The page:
The opposition leader's latest house arrest was due to expire at the end of this month, so this shoe was surely poised to drop. It's been a long, very slow, very unhappy road for Daw Aung San Suu Kyi. From our visit to Burma, way back in 1995:
Chan turned down University Avenue. This was where The Lady lived, behind a yellow and green picket fence at #54. She's the daughter of the national hero Aung San, and her National League for Democracy was elected in 1990. The State Law and Order Restoration Council, or SLORC, admitted the results but wouldn't hand over power. (The SLORC was later renamed the State Peace and Development Council, SLORC apparently sounding too evil even for SLORC.)
To say "freely elected" would be misleading. In the run-up to the election whole towns were dislocated, in an attempt to untrack the steamroller. Even through all this, the NLD won convincingly.
So now instead of fleeing to join her husband in London with the forced promise she'd never return, Aung San Suu Kyi lived alone, surrounded by military at #54 University Avenue – across the lake from the military leader.
Chan pointed out there was no military outside.
"Inside the gate," he said.
About the dislocations:
We met a man named Kyaw who finished school in '77 as a geologist but had always been a tour guide. Clear-eyed and soft-spoken with an open face, Kyaw was easy to like, and it didn't take much prodding to hear his whole story.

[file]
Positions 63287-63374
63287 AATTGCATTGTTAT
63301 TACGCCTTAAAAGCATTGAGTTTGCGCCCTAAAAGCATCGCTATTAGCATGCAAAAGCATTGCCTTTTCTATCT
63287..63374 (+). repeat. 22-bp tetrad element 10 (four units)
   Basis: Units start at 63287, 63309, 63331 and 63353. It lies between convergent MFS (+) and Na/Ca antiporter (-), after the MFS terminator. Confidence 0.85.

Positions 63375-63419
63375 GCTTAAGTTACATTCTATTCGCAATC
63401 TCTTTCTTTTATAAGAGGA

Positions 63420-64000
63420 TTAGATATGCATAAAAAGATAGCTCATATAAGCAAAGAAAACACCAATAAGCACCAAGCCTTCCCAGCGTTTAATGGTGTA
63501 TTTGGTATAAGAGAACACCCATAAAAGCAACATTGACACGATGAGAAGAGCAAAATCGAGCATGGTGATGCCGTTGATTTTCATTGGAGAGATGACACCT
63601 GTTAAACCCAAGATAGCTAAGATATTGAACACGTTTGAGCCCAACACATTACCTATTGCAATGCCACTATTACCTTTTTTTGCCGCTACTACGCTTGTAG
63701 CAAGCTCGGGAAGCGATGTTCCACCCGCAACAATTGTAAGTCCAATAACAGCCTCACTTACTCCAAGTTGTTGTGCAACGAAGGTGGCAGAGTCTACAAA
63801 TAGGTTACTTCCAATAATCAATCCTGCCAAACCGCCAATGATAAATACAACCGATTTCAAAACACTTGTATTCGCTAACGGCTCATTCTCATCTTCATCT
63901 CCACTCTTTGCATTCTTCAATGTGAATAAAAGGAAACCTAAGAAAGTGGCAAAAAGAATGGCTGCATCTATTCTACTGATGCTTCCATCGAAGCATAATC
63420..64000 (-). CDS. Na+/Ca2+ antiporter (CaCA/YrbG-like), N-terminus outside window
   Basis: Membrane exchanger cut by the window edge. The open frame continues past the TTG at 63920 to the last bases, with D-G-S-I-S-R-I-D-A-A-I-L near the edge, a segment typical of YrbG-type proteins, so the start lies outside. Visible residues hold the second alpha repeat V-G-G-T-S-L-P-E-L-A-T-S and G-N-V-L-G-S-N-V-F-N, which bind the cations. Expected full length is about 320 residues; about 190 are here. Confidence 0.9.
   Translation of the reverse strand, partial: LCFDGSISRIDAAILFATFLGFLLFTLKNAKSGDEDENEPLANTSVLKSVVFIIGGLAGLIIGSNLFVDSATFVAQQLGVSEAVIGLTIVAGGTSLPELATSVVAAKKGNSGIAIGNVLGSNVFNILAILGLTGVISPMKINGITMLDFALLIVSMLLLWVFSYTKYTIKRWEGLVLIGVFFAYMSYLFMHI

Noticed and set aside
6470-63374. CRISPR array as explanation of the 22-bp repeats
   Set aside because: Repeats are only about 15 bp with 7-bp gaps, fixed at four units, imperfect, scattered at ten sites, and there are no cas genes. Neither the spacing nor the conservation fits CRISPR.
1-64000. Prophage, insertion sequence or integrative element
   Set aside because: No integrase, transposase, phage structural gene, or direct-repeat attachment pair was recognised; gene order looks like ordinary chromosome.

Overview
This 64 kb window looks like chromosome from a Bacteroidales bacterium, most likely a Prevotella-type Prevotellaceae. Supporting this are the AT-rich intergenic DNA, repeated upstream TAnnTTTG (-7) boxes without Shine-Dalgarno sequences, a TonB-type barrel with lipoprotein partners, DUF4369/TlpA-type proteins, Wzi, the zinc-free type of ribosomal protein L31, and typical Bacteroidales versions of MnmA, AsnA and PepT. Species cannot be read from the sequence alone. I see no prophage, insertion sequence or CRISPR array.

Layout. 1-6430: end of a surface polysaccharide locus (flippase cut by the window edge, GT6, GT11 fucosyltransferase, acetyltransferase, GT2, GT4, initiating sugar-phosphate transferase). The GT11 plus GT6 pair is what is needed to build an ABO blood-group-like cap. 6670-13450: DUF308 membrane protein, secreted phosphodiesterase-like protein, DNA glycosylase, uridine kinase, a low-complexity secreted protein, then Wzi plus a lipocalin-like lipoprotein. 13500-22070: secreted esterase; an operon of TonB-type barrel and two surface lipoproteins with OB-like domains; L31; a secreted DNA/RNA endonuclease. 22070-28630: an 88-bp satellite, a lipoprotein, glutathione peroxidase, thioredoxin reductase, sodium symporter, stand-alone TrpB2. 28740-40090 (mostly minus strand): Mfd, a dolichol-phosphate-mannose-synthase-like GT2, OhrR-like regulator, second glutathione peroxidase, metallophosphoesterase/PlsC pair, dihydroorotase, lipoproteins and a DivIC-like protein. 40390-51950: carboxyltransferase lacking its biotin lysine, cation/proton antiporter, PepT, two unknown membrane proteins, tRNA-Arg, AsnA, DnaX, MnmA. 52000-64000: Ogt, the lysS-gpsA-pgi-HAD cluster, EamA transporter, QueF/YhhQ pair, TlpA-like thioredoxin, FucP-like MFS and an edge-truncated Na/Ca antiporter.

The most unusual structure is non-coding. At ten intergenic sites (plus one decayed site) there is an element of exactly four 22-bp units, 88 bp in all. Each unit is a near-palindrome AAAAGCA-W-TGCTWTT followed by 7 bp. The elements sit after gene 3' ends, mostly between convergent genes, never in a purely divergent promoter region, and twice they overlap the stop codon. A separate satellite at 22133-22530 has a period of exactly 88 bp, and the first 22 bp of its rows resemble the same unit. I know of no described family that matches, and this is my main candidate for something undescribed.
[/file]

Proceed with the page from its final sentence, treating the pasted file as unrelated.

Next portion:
When he first started his tour guide job he was posted to Pagan, optimistically eight hours drive to the northwest and full of ancient pagodas.
He met and married a country girl, built a house with his own hands and settled back, he thought, to live out his life there. The sunsets were beautiful, he smiled.
They had a daughter.
Then a man he'd met in his tour guide job invited him to visit the U.S. After saving enough to care for his family in his absence, he did. For six months he stayed in the U.S. He saw his first snow in Carlisle, Pennsylvania.
One day in 1988 he heard on Christian Science Monitor radio that his entire village had to move. The military government was trying to disrupt the elections in March of that year. They lost anyhow, but didn’t turn over power.
A week later Kyaw got a letter from his wife saying she had a week to tear down the house he'd built and move, along with everybody else in town, ten kilometers away.
var addthis_pub="libsmr"; var addthis_brand = "CS&W";